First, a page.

5. Unfortunately, sometimes the writing in erotic romance can be a bit cheesy, but yours wasn’t

at all. It was beautiful and sexy. Did you find it difficult to walk that line between hot and corny?

Thank you. When I decided to turn ATHOTS from a regular romance novel in the second draft to a full blown erotic romance novel, something that was important to me was that it not be a bun-chicka-wah-wah type of deal. Sex can be fun and hot and all of those things, but when you’re telling a story of personal discovery, or any story for that matter, the sex needs to mean something. And with Niall, it does. Yes, I really struggled learning how to marry erotic sex and what I felt like was an important storyline together, especially it being my first time writing erotic romance. It was hard, but I worked on it a lot and read, wrote, erased stuff, rewrote, until I felt like it flowed pretty well and was true to Lark and Niall’s story. Hopefully I pulled it off!

6. Do you have a favorite scene or moment? If so, without giving too much away, which one?

The wheat field scene, and that’s all I’m going to say ‘bout that! 😉  (I concur!!! Hehee)

7. Did you set out for this to be an erotic romance?

Nope. It was a cookie-cutter, Hallmark-esque coming-home tale when I originally wrote it, but after sitting dormant in my computer for seven years, the idea of it evolved until I felt like Lark just jumped out of the book, grabbed me by my shirt, and said, “Look, I love Niall, and you’re going to make this passionate and hot and everything it deserves to be, okay?” In a strange way, it was almost like I went on a journey too, as a writer. I grew up writing this book, for sure.

8. What got you interested in erotic romance?

That’s a good question, because beyond Diana Gabaldon and Jean M. Auel, the truth is I don’t really read erotic romance or erotica. It was when I started rewriting it about eight months ago. It was just the direction the book took me in, and I followed it. I had to learn to cast off a lot of inhibitions, but I am glad I did. This is their story, and I feel like I’m someone just sitting down watching their movie, letting it play out before me.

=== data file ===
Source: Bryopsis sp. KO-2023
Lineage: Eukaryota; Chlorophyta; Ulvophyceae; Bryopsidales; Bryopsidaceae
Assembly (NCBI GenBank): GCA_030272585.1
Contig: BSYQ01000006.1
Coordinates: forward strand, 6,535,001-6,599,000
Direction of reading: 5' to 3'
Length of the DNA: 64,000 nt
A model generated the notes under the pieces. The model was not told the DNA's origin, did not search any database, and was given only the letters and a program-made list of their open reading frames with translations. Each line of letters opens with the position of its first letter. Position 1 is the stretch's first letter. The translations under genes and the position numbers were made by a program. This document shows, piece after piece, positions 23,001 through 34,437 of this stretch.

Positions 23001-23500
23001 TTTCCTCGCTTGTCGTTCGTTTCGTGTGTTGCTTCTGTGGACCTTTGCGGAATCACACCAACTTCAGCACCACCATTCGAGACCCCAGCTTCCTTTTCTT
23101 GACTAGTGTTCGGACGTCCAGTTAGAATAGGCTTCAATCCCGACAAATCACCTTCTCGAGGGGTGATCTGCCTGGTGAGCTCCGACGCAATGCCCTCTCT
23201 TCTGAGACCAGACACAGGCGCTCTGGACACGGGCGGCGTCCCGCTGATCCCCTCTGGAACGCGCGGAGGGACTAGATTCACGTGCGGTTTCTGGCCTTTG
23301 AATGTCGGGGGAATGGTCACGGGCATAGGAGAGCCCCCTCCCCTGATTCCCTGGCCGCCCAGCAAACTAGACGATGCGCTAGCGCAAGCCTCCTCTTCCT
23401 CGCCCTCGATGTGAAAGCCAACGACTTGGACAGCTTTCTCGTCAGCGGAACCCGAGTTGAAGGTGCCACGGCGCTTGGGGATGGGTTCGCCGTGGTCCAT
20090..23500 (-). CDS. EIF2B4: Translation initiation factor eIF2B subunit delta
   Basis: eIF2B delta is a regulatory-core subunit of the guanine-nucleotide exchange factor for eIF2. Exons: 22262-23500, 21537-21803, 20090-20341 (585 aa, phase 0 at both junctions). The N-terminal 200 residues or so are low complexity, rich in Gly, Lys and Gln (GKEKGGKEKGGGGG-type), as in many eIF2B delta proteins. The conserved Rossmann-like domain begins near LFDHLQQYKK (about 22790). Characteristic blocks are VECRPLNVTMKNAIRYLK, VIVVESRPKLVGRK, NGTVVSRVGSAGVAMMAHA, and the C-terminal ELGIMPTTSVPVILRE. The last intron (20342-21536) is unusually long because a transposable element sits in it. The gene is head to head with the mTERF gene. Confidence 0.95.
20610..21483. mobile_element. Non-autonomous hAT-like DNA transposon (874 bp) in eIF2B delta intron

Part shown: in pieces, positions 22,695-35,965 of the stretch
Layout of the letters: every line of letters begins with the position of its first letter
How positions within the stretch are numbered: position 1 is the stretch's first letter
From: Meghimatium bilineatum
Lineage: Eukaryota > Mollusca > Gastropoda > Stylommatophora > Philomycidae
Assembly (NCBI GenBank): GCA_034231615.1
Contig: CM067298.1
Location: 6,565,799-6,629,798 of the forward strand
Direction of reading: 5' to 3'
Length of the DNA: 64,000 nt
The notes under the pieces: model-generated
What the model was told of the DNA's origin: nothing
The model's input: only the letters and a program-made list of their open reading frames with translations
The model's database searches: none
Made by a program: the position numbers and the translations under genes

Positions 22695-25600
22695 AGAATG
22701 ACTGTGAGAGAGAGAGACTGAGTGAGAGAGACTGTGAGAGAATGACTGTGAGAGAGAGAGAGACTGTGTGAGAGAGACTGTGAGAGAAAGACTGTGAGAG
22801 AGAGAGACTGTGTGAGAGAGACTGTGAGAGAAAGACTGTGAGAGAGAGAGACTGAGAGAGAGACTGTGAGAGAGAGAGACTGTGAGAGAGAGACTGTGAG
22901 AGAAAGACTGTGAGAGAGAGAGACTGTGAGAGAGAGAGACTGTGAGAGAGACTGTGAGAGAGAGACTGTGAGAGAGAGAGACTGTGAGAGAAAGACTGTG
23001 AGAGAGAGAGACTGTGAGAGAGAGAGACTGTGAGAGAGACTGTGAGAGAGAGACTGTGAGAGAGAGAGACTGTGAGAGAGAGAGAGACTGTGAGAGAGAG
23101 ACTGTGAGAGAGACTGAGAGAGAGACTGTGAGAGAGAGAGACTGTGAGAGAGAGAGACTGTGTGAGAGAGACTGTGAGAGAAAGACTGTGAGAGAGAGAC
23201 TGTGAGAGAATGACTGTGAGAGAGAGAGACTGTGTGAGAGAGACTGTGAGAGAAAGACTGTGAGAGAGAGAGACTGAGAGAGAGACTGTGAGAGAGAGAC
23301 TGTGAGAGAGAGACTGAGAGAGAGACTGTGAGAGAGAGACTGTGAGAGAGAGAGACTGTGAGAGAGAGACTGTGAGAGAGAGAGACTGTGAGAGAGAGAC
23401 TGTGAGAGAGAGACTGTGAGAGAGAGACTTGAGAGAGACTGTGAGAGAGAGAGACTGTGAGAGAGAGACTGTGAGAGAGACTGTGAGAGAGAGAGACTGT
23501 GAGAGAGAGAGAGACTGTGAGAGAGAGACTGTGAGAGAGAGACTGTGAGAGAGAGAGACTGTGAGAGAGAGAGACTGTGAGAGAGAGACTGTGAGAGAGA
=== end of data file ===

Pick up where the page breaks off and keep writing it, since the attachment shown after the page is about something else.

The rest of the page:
9. Do you write in any other genres? If so, which ones? If not, do you plan to?

I do. I write under pen names, and I write horror, YA, dystopian, general/women’s fiction, etc.

10. Is this your first novel to be published?

Yes, I’ve only self-published under pen names before, just novella-length tales in different genres.

11. Was it a long road to get it published?

Yes, but it was worth it. I love Loose Id. They’ve been very good to me, and they’re a very classy, warm bunch.

12. What was it like finally seeing the finished product? Did you break out in a happy dance?

Very surreal and strange. I had a burst of adrenaline the day it was published, kind of a Fred Flintstone sliding-down-the-dinosaur moment, but it wore off quite soon and I was like, “back to work!”

13. You write under a pen name, how does it feel to have an alter-ego? Did you channel her in

Lark and Niall’s more passionate moments?

It’s like a warm blanket, to be honest. I don’t really consider “Roxanne” to be someone different. The person I am on Twitter and in my blogs is me. I simply write under a pen name for privacy reasons, and so I that can be true to my writing. I’m not writing to impress my friends or old teachers or colleagues or anyone. I do it because I have a passion for it; it’s what I love. When I was writing the sex scenes, honestly Lark and Niall just took over and I was simply their scribe.

14. You’re a wife and mother. Do you find it challenging to find time to write while still wearing

your many other hats?